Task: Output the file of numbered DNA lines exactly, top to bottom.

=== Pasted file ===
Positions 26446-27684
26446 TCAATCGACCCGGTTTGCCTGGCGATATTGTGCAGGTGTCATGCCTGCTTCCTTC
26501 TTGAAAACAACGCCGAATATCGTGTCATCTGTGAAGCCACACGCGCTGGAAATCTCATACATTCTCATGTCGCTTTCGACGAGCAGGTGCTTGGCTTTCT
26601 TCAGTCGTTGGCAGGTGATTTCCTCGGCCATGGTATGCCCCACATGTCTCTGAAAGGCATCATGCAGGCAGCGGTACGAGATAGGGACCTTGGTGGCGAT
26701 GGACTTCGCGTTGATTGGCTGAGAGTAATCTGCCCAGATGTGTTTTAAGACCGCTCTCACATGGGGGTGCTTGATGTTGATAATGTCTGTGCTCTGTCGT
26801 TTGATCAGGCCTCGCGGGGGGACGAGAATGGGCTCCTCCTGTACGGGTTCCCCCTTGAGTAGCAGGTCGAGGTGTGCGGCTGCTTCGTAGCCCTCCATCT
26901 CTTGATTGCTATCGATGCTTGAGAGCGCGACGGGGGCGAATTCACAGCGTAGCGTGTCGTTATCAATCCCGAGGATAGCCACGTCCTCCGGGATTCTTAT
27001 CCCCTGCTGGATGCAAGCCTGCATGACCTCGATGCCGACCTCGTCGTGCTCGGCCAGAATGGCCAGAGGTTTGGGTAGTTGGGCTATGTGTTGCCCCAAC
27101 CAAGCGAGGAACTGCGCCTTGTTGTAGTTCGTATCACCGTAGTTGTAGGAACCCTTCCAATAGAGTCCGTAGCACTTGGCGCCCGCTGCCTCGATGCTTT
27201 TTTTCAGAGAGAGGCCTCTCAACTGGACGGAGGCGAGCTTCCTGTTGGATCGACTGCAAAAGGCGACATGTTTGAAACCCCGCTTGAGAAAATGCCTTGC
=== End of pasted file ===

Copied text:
Positions 26446-27684
26446 TCAATCGACCCGGTTTGCCTGGCGATATTGTGCAGGTGTCATGCCTGCTTCCTTC
26501 TTGAAAACAACGCCGAATATCGTGTCATCTGTGAAGCCACACGCGCTGGAAATCTCATACATTCTCATGTCGCTTTCGACGAGCAGGTGCTTGGCTTTCT
26601 TCAGTCGTTGGCAGGTGATTTCCTCGGCCATGGTATGCCCCACATGTCTCTGAAAGGCATCATGCAGGCAGCGGTACGAGATAGGGACCTTGGTGGCGAT
26701 GGACTTCGCGTTGATTGGCTGAGAGTAATCTGCCCAGATGTGTTTTAAGACCGCTCTCACATGGGGGTGCTTGATGTTGATAATGTCTGTGCTCTGTCGT
26801 TTGATCAGGCCTCGCGGGGGGACGAGAATGGGCTCCTCCTGTACGGGTTCCCCCTTGAGTAGCAGGTCGAGGTGTGCGGCTGCTTCGTAGCCCTCCATCT
26901 CTTGATTGCTATCGATGCTTGAGAGCGCGACGGGGGCGAATTCACAGCGTAGCGTGTCGTTATCAATCCCGAGGATAGCCACGTCCTCCGGGATTCTTAT
27001 CCCCTGCTGGATGCAAGCCTGCATGACCTCGATGCCGACCTCGTCGTGCTCGGCCAGAATGGCCAGAGGTTTGGGTAGTTGGGCTATGTGTTGCCCCAAC
27101 CAAGCGAGGAACTGCGCCTTGTTGTAGTTCGTATCACCGTAGTTGTAGGAACCCTTCCAATAGAGTCCGTAGCACTTGGCGCCCGCTGCCTCGATGCTTT
27201 TTTTCAGAGAGAGGCCTCTCAACTGGACGGAGGCGAGCTTCCTGTTGGATCGACTGCAAAAGGCGACATGTTTGAAACCCCGCTTGAGAAAATGCCTTGC